The use of “Night on Bald Mountain” is another excellent example of the score enhancing the film’s many grand sequences. The addition of this track to a stressful moment offers another spectacle that stays in your mind long after watching.
Of the film’s runtime of over three hours, there was almost one hour and 40 minutes of music.
The expansive soundtrack gives the opportunity for the majority of its scenes to be accompanied with the fantastic score.
If you’re like most audiences and skipped this film, at the very least go out of your way to give some of these tracks a listen.
Many aspects of this film were largely underrated, and it will be absolutely devastating if this score goes ignored by the Academy.
Best Actor in a supporting role
This category is arguably the most competitive, with all five nominees being incredibly strong contenders. While Ke Huy Quan and Barry Keoghan are definitely great, it’s Brendan Gleeson who deserves this Oscar more than any other.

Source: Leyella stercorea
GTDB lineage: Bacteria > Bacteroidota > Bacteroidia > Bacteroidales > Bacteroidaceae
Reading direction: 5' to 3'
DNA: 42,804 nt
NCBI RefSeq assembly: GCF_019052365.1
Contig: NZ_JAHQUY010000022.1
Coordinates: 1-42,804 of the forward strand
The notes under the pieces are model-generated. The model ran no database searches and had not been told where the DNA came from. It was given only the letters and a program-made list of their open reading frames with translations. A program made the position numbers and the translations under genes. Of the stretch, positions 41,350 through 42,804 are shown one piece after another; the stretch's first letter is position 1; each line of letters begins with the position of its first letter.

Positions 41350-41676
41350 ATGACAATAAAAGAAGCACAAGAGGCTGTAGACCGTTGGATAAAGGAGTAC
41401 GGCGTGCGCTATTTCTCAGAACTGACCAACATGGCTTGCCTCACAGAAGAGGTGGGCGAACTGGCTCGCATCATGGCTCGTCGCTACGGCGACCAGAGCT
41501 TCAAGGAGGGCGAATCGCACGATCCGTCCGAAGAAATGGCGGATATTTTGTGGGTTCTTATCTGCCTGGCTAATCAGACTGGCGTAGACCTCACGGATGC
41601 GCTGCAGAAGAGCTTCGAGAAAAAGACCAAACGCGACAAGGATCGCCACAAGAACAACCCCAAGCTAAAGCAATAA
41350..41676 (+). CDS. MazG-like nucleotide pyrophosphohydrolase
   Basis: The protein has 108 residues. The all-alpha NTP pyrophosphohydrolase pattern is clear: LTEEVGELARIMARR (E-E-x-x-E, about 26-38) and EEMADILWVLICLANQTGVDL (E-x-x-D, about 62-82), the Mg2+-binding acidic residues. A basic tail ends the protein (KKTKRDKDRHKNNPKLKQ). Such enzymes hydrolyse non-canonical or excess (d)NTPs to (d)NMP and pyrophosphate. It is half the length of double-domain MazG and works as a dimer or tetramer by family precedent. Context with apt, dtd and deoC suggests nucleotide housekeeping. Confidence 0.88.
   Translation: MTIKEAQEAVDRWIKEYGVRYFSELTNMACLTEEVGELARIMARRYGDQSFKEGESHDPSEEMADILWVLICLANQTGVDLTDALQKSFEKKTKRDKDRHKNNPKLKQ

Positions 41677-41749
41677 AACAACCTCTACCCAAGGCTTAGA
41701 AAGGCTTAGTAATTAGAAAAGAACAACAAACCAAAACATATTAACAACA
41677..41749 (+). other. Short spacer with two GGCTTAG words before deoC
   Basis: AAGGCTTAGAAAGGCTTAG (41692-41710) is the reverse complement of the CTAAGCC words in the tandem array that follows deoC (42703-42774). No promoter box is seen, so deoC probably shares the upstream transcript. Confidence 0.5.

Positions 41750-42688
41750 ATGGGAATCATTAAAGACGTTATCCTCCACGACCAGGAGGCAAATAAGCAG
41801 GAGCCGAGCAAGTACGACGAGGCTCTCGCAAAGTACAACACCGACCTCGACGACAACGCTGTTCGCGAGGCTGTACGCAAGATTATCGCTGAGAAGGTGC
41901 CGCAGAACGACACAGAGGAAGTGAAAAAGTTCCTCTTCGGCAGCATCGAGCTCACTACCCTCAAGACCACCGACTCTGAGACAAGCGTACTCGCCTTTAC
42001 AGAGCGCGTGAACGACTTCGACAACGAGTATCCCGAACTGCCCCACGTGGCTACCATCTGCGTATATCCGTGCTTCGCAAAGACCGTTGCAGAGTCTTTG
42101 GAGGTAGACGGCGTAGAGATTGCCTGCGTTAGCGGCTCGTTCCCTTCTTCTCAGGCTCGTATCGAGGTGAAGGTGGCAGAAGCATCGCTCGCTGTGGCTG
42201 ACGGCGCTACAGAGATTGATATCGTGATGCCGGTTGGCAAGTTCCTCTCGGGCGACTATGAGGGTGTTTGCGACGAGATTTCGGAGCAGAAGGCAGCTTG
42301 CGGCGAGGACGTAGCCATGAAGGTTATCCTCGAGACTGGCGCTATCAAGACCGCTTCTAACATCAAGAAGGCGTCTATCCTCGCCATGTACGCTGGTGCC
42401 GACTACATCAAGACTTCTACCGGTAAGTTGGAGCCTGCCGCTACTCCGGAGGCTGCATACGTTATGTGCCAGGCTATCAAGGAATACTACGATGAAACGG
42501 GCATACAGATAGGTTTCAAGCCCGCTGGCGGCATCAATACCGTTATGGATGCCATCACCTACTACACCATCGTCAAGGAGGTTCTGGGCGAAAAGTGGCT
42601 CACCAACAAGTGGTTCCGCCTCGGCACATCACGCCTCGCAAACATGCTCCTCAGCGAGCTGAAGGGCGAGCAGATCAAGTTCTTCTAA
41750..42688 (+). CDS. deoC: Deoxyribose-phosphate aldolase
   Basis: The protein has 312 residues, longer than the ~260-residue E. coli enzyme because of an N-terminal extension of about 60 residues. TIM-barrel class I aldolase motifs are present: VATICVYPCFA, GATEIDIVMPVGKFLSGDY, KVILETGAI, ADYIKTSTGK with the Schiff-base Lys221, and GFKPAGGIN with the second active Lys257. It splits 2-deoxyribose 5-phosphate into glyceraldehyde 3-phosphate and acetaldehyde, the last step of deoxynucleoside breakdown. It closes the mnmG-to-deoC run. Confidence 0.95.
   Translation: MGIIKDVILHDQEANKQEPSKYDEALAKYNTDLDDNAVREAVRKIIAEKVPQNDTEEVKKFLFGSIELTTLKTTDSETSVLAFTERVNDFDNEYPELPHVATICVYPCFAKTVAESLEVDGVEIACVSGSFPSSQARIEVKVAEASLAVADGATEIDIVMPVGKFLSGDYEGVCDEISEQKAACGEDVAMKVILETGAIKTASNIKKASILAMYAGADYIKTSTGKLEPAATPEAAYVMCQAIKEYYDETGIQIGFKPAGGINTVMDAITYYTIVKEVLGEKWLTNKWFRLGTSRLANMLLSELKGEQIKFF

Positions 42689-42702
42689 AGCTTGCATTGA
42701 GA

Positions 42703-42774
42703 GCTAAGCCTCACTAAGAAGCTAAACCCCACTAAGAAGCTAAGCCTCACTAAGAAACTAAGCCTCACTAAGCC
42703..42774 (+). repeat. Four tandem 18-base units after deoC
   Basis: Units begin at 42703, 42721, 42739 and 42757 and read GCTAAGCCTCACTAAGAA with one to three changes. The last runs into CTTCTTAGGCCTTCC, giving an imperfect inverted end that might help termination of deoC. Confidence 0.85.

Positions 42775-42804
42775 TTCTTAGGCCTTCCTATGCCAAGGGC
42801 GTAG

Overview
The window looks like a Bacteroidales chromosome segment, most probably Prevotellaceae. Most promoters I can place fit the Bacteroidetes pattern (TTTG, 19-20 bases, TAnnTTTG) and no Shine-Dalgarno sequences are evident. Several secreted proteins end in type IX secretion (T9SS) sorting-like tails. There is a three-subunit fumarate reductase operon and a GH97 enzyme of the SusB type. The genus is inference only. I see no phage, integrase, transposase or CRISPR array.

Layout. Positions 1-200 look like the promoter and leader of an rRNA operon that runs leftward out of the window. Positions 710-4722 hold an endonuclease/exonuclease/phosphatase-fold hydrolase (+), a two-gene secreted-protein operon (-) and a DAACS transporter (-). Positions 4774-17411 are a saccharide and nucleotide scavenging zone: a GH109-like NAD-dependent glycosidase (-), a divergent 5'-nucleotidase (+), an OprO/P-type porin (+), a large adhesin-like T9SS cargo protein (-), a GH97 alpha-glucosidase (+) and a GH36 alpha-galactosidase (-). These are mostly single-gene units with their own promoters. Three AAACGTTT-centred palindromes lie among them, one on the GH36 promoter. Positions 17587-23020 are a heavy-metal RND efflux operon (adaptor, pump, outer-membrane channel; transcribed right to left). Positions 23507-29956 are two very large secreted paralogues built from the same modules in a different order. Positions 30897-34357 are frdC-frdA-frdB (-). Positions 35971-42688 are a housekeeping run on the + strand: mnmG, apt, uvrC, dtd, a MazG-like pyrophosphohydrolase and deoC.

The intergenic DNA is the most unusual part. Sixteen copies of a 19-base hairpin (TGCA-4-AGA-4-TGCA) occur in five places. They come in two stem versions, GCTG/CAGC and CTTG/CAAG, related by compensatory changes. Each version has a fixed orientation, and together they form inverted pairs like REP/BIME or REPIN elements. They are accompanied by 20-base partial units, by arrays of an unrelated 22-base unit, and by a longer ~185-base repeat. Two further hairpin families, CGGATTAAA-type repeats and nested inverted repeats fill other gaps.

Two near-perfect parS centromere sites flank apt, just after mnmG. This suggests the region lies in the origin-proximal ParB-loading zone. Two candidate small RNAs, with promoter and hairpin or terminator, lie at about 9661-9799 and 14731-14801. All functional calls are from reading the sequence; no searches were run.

“The Banshees of Inisherin” is a film built upon its powerful performances, with Gleeson’s standing at the top. His character is very tricky to pull off, requiring the actor to seem both sympathetic and heartless at the same time. Gleeson makes this seemingly impossible task seem easy.
Much of the nuance behind his performance is in how he interacts with others. He has great chemistry with lead actor Colin Farrell, providing what promises to be one of the most compelling central duos in film history.
“The Banshees of Inisherin” is a film that literally cannot work without the incredible Brendan Gleeson and his phenomenal acting. While many of the other nominees do an excellent job, only Gleeson stood above the rest to deliver a performance to rival the main actors.